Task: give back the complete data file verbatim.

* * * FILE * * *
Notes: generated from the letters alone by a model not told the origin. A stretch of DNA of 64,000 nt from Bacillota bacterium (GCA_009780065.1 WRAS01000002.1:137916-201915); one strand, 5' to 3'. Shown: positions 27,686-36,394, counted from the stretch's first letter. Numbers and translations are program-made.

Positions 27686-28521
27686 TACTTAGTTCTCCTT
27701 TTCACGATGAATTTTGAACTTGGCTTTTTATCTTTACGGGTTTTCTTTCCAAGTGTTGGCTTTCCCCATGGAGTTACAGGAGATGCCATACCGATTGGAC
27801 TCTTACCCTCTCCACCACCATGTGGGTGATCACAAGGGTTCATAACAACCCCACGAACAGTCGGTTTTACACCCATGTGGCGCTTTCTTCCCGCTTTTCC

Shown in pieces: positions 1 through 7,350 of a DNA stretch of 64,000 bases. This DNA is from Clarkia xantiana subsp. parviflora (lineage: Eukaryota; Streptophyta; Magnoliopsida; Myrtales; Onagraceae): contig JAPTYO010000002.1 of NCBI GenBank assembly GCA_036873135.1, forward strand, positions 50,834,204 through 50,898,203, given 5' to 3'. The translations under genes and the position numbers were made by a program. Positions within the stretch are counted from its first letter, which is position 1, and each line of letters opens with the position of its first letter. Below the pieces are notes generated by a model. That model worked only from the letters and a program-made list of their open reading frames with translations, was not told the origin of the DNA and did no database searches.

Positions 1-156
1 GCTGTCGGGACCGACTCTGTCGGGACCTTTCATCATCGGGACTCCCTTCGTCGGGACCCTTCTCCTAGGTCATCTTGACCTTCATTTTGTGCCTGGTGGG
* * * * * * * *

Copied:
Notes: generated from the letters alone by a model not told the origin. A stretch of DNA of 64,000 nt from Bacillota bacterium (GCA_009780065.1 WRAS01000002.1:137916-201915); one strand, 5' to 3'. Shown: positions 27,686-36,394, counted from the stretch's first letter. Numbers and translations are program-made.

Positions 27686-28521
27686 TACTTAGTTCTCCTT
27701 TTCACGATGAATTTTGAACTTGGCTTTTTATCTTTACGGGTTTTCTTTCCAAGTGTTGGCTTTCCCCATGGAGTTACAGGAGATGCCATACCGATTGGAC
27801 TCTTACCCTCTCCACCACCATGTGGGTGATCACAAGGGTTCATAACAACCCCACGAACAGTCGGTTTTACACCCATGTGGCGCTTTCTTCCCGCTTTTCC

Shown in pieces: positions 1 through 7,350 of a DNA stretch of 64,000 bases. This DNA is from Clarkia xantiana subsp. parviflora (lineage: Eukaryota; Streptophyta; Magnoliopsida; Myrtales; Onagraceae): contig JAPTYO010000002.1 of NCBI GenBank assembly GCA_036873135.1, forward strand, positions 50,834,204 through 50,898,203, given 5' to 3'. The translations under genes and the position numbers were made by a program. Positions within the stretch are counted from its first letter, which is position 1, and each line of letters opens with the position of its first letter. Below the pieces are notes generated by a model. That model worked only from the letters and a program-made list of their open reading frames with translations, was not told the origin of the DNA and did no database searches.

Positions 1-156
1 GCTGTCGGGACCGACTCTGTCGGGACCTTTCATCATCGGGACTCCCTTCGTCGGGACCCTTCTCCTAGGTCATCTTGACCTTCATTTTGTGCCTGGTGGG